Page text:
One of the big thrills of discovering historical fiction as a child (in my case, the usual suspects: Sutcliff, Treece, Garfield) was the realisation that – even if these characters were long dead, and even if they wore different clothes and spoke a little strangely – fundamentally they thought, felt, feared, loved and hoped just like us. And, arguably, writers who deal with history and its relation to the present, within the context of fiction, have a vested interest in creating empathy. If readers can’t relate to the protagonist of a novel, the writer has a major problem.
But there’s the rub: our ancestors weren’t ‘just like us’: they were the product of another age, and another culture, and therein lies the interest. So it’s up to the novelist to walk that line between remaining true to the mindset of a period and creating a narrative that reaches out to a modern reader. Historian Robert Darnton, in his brilliant, The Great Cat Massacre, puts it this way:
We constantly need to be shaken out of a false sense of familiarity with the past, to be administered doses of culture shock.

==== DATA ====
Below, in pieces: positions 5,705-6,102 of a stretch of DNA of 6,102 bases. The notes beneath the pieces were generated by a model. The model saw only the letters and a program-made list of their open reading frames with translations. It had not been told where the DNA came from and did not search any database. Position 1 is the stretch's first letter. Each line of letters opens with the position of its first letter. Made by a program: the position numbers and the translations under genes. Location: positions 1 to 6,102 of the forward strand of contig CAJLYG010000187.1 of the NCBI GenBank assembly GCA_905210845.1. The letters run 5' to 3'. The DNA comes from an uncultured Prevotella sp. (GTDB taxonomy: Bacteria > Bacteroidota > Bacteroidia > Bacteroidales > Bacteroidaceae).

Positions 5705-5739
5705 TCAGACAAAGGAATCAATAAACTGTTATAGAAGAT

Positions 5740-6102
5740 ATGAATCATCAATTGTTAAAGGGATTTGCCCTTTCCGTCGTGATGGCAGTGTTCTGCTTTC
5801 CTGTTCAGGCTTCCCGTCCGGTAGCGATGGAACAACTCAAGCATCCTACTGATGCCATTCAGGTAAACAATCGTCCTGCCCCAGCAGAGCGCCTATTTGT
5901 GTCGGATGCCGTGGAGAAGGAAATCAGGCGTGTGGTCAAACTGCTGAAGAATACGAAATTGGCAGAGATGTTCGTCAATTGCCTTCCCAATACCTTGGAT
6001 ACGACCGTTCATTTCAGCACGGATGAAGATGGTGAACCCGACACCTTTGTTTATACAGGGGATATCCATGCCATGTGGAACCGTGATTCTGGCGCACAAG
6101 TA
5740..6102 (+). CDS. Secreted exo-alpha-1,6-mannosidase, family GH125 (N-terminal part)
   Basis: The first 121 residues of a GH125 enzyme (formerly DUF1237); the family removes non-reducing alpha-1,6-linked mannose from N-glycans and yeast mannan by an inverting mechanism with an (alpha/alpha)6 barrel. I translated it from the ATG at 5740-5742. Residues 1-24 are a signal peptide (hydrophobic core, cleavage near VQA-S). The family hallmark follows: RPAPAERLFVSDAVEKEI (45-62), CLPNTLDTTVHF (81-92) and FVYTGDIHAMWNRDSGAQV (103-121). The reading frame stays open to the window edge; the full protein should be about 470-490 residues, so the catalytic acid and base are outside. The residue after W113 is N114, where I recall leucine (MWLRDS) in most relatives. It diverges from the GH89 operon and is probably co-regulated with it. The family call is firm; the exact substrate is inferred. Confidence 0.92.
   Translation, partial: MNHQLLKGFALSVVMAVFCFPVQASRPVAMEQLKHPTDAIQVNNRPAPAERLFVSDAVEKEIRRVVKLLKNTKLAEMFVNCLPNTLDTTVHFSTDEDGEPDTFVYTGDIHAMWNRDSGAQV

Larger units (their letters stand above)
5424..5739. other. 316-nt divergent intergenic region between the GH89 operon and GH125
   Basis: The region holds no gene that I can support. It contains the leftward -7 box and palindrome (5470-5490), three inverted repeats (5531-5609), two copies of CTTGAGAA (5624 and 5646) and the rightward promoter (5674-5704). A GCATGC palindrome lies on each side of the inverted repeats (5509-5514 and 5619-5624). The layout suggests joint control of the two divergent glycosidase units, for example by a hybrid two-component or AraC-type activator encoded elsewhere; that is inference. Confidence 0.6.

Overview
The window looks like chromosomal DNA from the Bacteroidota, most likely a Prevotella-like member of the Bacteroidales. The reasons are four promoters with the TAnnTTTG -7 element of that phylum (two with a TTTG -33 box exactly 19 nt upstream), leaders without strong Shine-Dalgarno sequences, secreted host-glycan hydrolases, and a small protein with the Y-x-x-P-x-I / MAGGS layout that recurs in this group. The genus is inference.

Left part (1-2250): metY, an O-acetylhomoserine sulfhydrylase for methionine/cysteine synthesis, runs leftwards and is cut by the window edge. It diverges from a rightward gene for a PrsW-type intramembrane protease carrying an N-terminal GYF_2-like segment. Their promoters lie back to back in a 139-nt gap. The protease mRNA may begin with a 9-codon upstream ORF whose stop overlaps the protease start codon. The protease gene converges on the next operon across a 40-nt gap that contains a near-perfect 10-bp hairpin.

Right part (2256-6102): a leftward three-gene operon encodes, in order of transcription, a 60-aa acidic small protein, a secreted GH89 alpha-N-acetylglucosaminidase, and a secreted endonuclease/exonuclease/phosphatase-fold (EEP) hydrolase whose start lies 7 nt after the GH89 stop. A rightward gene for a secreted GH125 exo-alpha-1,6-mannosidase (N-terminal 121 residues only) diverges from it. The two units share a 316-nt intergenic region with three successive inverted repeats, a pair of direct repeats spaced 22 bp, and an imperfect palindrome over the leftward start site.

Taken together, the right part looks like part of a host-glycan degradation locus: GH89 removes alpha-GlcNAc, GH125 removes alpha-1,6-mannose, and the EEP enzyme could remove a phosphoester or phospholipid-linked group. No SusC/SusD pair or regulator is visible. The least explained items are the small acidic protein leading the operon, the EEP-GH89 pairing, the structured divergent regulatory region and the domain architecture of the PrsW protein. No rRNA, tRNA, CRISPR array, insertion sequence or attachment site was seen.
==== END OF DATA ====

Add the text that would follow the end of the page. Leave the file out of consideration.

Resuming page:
Without wishing to put you all off your breakfasts, Darnton (focusing primarily on eighteenth-century France), describes the widespread practice of cat torture and cat killings. In Semur, on the dimanche des brandons , children would tie cats to poles and roast them over the huge bonfires that celebrated the first Sunday of Lent. In Aix-en-Provence, at the Fête-Dieu, they played something called the jeu du chat which consisted of throwing cats high in the air and smashing them onto the ground. Darnton also tells the story of the printers who, in 1730s Paris, amused themselves by catching all the cats they could in the neighbourhood, giving them a mock trial and then proceeding to hang them. Darnton comments, fascinatingly, on the folklore and rich social symbolism that fed into this grotesque feline massacre. It is not easy, today, to countenance a sense of humour quite this Rabelaisian (Darnton’s epithet – I can think of a few more).